A recent study investigated the entwined relationships between work stress, mental wellbeing, and resilience to determine how they contribute to employee burnout.

A large proportion of the working population experience work stress at some stage of their career. In some instances, this can have a toxic impact on an employee’s mental and physical health. Among other issues, this can lead to burnout, which is characterized by cynicism, exhaustion, and overwhelming feelings of detachment and ineffectiveness. The resultant effects include a decline in productivity and commitment.

It is therefore easy to see why some employers have started to develop strategies to maintain the physical and mental wellbeing of their employees, particularly those involved in health care and education. A Chinese study, recently published in the BMJ Psychiatry, investigated the associations between job stress, wellbeing, and burnout in manufacturing employees, who are susceptible to burnout due to the often monotonous and repetitive nature of their work.

The investigators randomly selected 1,500 employees from 26 factories involved in manufacturing aeroplane components to participate in this short-term (June-July 2015) cross-sectional study. The participants were asked to complete a number of questionnaires designed to paint an overall picture of their mental wellbeing. These included an occupational stress questionnaire, which gauged the perceived imbalance between the effort put into a job and the rewards gained from a job. An imbalance can lead to emotional distress.

A Psychological capita, or PsyCap, questionnaire measured positive mental traits, such as hope, self-efficacy, resilience, and optimism. Therefore, individuals with positive PsyCap scores are better able to manage the effects of work stress on mental wellbeing and are less likely to suffer burnout. A self-esteem questionnaire identified those who were more likely to suffer emotional exhaustion and be less able to deal with work stress. Other questionnaires measured burnout (emotional exhaustion, cynicism, professional efficacy) and wellbeing (engagement, interests, optimism, purpose). Demographic and working factors were also considered.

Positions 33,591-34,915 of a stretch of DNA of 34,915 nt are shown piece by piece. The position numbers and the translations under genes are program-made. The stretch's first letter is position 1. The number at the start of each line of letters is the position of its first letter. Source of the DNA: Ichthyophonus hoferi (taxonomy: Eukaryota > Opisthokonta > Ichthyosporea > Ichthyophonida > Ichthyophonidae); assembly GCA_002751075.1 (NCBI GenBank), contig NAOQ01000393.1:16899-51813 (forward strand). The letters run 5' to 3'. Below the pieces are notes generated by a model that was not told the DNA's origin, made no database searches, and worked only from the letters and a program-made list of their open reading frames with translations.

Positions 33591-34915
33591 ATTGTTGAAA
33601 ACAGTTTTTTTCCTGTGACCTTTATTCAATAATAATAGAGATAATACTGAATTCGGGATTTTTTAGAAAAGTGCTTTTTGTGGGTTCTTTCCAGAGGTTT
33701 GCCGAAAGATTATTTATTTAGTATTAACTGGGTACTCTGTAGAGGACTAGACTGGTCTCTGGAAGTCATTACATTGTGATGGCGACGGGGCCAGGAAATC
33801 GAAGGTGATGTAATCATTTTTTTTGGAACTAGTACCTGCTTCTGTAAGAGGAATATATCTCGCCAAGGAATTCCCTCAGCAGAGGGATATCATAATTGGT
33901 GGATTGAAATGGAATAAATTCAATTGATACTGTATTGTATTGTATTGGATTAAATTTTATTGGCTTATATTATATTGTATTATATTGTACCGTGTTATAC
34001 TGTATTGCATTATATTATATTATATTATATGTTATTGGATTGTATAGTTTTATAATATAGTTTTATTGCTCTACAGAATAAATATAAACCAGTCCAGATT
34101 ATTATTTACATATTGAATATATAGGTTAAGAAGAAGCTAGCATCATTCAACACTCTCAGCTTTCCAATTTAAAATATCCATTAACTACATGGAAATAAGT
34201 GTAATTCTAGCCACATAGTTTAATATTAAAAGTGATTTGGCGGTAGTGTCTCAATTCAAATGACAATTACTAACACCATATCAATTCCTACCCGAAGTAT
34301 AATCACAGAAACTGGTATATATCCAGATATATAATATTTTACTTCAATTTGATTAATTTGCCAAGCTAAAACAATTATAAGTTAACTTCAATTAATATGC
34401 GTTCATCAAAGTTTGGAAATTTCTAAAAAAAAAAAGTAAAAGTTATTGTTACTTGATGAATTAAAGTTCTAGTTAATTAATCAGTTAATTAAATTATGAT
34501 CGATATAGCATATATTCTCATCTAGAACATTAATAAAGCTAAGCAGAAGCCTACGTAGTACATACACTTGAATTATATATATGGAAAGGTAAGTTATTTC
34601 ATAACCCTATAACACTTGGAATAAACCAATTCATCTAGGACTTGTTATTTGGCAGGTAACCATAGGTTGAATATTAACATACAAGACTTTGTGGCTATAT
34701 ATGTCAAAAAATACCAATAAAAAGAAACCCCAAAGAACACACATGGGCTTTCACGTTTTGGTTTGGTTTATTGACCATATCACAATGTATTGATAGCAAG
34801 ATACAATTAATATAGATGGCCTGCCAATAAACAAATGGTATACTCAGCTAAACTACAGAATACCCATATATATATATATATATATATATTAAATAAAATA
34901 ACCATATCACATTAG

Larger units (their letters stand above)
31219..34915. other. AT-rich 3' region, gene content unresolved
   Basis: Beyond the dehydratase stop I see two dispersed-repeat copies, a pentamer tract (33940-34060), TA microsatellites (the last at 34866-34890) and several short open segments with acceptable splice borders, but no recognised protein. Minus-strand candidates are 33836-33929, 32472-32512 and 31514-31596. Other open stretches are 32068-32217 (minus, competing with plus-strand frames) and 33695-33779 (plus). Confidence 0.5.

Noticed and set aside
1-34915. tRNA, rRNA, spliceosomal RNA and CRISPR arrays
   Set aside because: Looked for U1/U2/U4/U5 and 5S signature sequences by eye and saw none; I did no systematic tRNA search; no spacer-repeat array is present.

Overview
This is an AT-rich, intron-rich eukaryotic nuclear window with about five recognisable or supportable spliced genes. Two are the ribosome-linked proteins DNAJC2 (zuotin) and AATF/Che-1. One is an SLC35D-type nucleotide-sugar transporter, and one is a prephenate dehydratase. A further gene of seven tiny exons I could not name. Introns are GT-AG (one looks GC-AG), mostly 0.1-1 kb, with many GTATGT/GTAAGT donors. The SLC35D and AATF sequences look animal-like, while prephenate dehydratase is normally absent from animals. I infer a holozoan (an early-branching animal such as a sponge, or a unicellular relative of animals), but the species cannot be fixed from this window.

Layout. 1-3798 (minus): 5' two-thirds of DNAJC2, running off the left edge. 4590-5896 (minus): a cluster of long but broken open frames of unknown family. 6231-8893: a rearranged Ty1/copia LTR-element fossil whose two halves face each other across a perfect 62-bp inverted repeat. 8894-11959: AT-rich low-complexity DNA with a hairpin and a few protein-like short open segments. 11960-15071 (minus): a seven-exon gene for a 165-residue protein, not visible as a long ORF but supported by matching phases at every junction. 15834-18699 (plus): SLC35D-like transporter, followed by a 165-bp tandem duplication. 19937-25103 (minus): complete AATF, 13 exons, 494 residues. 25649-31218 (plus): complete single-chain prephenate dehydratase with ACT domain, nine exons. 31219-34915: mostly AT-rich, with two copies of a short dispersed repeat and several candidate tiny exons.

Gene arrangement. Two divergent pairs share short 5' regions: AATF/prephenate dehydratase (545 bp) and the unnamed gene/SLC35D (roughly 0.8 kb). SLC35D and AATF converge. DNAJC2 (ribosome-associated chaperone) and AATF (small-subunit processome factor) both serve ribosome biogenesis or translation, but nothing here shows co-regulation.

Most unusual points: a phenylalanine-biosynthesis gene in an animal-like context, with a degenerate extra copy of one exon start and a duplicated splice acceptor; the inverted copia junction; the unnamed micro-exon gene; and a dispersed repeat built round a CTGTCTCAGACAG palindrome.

Resilience Protects Against Burnout

Almost one-quarter (22.4%) of the 1,219 employees who responded experienced work stress. Of these, 75.7% were male and 24.3% female. Not surprisingly, lower income and education levels, longer working hours, and less years of working were associated with burnout. Younger employees were also more likely to suffer emotional exhaustion, possibly because they did not possess the experience to deal with different situations.

There was a definite interplay between positive mental characteristics (that is, a higher PsyCap score), self-esteem, and the effort-reward imbalance, all of which influenced burnout. Employees with more positive mental characteristics were better able to cope with work stress: they had better effort-reward balance, were less emotionally exhausted, and less cynical. Naturally, this translated to better professional efficacy and better physical and mental wellbeing. Similar results were seen in employees with higher self-esteem.

The authors suggest that employers must recognize that individuals experience and deal with work stress in different ways. Therefore, intervention strategies that enhance and develop positive psychological characteristics, such as hope, self-efficacy, optimism and resilience, could be designed to help prevent burnout and support employee mental wellbeing. However, as the current study only focussed on a specific group of Chinese manufacturers, these results must be confirmed in further studies in other groups.

Written by Natasha Tetlow, PhD

Reference: Wang Z, Liu H, Yu H, et al. Associations between occupational stress, burnout and well-being among manufacturing workers: mediation roles of psychological capital and self-esteem. BMJ Psychiatry. 2017;15:364 Available at: doi: 10.1186/s12888-017-1533-6.

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